Heart Practice II: the goddess dwelling in the heart
The Heart is the subtle vibration of the triangle which consists of the incessant expansion and contraction of the three powers, and it is the place of repose, the place of supreme bliss. This very Heart is the Self of Bhairava, of that which is the essence of Bhairava, and of the blessed supreme Goddess who is inseperable and nondifferent from him.
Abhinavagupta, commentary on Paratrisika-laghuvritti, transl. Paul Muller-Ortega
So, Mind, call out “Kali! Kali”;
meditate on the Mother’s form.
In this way, that cloud-coloured Syama
will dance, always
dance, in your heart.
Kalyankumar Mukhopadhyay (transl. Rachel Fell McDermott)
Placing one’s chosen deity in the heart is a core element of tantra practice (see, for example Reading the Saundarya Lahari – III-2 for some related discussion and an example from the Todala Tantra.) I have been doing this now (as the beginning phase of formal puja, as formal meditation, and, increasingly, as a day-to-day, moment-by-moment rememberance) for nigh on twenty-five years, so it’s probably high time for me to make some reflections on this particular aspect of sadhana.
I was first introduced to this practice as an element of Ganesha Puja and for a long time, I didn’t reflect on it as anything other than an interesting element of my practice. It was only after a few years that it struck me that placing one’s chosen deity (for example, the particular deity one is doing puja to) in the heart was quite different to the approaches to ritual I had experienced in, say, Wicca or ritual magic – where the fusion of one’s sense of identity with that of a deity is very often the “high point” of the ritual – but not usually the starting point – the basis from which the ritual proceeds. Generally, the core idea of this kind of ritual is that there is a distinction between the ritual performer and the deity being invoked – i.e. there is a seperation which is temporarily collapsed via invocatory practices and then re-instated at the rituals’ closure. Tantra puja however, begins with the deity residing in one’s heart-space, and as I meditate on the form of the deity taking shape within me. I am, at the same time, meditating on myself as that deity. As I’ve noted on several posts on enfolding, one of the core aims of Tantra sadhana is to collapse the sense of distinction (or difference) between self and the divine – not just temporarily, as might happen during a ritual invocation, but as an ongoing practice – and that as such, it is cumulative, and over time, and becomes a habit.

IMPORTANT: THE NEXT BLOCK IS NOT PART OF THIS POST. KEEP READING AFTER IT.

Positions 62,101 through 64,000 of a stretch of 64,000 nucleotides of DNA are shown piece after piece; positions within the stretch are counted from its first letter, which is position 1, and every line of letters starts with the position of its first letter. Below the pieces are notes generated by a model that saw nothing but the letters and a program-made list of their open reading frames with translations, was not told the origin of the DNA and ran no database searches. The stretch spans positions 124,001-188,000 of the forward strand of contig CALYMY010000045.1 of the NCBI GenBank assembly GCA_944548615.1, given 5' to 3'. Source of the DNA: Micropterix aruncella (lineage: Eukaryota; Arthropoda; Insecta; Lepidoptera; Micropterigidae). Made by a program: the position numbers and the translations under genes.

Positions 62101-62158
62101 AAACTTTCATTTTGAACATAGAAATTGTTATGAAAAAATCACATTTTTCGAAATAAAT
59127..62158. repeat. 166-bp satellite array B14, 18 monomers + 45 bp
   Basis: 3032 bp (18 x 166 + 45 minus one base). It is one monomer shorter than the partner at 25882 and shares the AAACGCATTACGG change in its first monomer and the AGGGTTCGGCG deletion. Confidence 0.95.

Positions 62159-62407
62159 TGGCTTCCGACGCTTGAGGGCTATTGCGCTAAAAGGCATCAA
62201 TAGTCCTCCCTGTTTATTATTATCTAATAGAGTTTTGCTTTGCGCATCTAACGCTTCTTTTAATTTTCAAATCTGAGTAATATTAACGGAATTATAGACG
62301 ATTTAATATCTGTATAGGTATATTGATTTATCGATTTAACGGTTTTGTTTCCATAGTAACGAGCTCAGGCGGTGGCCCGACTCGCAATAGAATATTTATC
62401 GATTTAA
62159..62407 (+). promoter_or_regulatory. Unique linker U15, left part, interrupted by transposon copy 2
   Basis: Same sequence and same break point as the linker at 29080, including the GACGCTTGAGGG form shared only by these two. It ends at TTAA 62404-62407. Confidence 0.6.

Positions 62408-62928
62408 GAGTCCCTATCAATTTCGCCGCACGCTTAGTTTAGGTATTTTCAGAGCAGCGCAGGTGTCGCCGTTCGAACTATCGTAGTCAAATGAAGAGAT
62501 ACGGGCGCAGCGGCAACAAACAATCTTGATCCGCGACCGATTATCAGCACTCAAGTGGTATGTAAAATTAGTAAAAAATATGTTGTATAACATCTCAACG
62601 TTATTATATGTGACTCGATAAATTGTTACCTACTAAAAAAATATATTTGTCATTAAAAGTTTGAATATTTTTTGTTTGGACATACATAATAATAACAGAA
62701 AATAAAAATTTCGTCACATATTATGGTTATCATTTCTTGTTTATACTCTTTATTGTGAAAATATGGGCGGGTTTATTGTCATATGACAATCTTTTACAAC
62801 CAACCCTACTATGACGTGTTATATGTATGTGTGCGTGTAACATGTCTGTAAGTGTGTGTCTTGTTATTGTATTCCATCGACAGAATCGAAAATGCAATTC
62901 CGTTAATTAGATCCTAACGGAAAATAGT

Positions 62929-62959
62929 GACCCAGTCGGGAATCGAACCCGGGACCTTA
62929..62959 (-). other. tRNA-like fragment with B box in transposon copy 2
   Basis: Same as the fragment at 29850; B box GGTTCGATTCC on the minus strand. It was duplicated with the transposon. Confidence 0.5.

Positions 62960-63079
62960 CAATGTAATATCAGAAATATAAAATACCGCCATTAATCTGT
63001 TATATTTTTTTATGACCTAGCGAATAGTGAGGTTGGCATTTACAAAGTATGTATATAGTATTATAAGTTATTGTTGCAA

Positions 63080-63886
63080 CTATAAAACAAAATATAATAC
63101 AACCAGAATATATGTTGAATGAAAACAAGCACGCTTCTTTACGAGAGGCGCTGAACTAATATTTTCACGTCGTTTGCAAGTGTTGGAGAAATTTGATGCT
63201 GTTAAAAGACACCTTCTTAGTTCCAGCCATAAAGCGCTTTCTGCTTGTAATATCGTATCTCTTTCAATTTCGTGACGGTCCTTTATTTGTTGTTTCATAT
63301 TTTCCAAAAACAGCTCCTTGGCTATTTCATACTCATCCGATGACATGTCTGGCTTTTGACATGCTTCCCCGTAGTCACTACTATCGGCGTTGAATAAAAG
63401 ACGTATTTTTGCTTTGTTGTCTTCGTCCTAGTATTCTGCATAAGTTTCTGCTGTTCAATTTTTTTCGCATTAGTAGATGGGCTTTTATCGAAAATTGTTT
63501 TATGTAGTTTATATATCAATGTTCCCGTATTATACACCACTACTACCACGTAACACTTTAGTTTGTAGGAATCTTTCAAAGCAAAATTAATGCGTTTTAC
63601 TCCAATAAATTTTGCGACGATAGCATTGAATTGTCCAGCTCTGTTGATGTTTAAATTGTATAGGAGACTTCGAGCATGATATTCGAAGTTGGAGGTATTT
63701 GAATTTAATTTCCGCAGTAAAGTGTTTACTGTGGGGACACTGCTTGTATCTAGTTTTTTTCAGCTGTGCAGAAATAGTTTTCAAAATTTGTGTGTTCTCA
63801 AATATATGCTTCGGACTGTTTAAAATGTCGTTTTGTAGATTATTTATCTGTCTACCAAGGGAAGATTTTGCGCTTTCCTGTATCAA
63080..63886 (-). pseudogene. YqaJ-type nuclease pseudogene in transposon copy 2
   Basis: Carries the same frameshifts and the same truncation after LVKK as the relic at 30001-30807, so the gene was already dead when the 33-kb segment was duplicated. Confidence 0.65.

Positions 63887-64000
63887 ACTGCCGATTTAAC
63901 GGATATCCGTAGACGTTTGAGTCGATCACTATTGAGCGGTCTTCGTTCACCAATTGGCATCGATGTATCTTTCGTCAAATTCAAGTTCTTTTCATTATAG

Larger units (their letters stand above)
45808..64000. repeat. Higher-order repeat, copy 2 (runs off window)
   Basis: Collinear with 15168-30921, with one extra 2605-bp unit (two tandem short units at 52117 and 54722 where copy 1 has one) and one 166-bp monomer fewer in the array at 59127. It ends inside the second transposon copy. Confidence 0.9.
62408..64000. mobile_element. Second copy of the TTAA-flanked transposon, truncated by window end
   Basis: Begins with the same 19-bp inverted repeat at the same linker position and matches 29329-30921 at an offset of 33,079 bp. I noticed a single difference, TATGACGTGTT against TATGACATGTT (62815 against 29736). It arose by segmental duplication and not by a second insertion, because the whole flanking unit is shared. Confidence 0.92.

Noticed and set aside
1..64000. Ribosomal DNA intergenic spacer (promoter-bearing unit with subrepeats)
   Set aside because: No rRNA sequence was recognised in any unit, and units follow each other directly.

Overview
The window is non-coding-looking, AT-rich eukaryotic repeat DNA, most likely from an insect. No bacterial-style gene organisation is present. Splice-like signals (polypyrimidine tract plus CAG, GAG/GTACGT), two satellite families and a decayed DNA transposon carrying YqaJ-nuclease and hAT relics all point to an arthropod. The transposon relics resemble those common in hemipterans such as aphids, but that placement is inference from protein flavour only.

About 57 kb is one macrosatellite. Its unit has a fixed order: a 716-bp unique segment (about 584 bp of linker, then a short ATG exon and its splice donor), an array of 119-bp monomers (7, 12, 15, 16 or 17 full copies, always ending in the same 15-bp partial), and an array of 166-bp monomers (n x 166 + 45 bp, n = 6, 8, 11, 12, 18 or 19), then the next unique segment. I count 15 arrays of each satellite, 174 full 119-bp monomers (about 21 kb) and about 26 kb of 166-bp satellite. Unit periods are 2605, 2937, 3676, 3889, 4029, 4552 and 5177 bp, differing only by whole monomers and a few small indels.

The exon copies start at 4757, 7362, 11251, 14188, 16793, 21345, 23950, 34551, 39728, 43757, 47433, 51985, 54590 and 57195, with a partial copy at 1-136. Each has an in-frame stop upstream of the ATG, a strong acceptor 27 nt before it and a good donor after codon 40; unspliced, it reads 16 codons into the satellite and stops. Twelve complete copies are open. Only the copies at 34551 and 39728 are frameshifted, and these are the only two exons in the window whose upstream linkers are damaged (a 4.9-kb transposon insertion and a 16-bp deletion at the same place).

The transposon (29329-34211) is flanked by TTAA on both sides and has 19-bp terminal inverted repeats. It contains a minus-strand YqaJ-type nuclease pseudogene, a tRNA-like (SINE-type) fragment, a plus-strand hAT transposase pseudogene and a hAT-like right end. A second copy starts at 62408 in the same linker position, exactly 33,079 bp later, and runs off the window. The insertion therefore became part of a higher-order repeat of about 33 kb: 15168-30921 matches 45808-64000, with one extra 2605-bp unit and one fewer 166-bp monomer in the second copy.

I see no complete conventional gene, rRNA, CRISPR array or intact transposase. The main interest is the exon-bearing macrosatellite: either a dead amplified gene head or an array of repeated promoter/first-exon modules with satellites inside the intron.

Now habits are practices which tend to get routinely denigrated in many contemporary approaches to magical development, often because they are seen as things that need to be removed or conquered, or are seen as being imposed externally – as in the idea of “social conditioning” which individuals must ideally seek to disentangle themselves from. I’d suggest that it may be more productive to move past such negative perspectives on habits, and rather, to come at them as embodied practices.
“Habits seep into the furthest recesses of the body. They have a structural basis in the nervous system, shape the selections our senses make, condition our preferences, predate and provide a basis for our deliberate orientations to the environment, direct our muscular responses, and structure our identities. … The reason a habit can exert this influence is not because it is some external imposition, but because ‘it is so intimately a part of ourselves. It has a hold on us because we are the habit’.”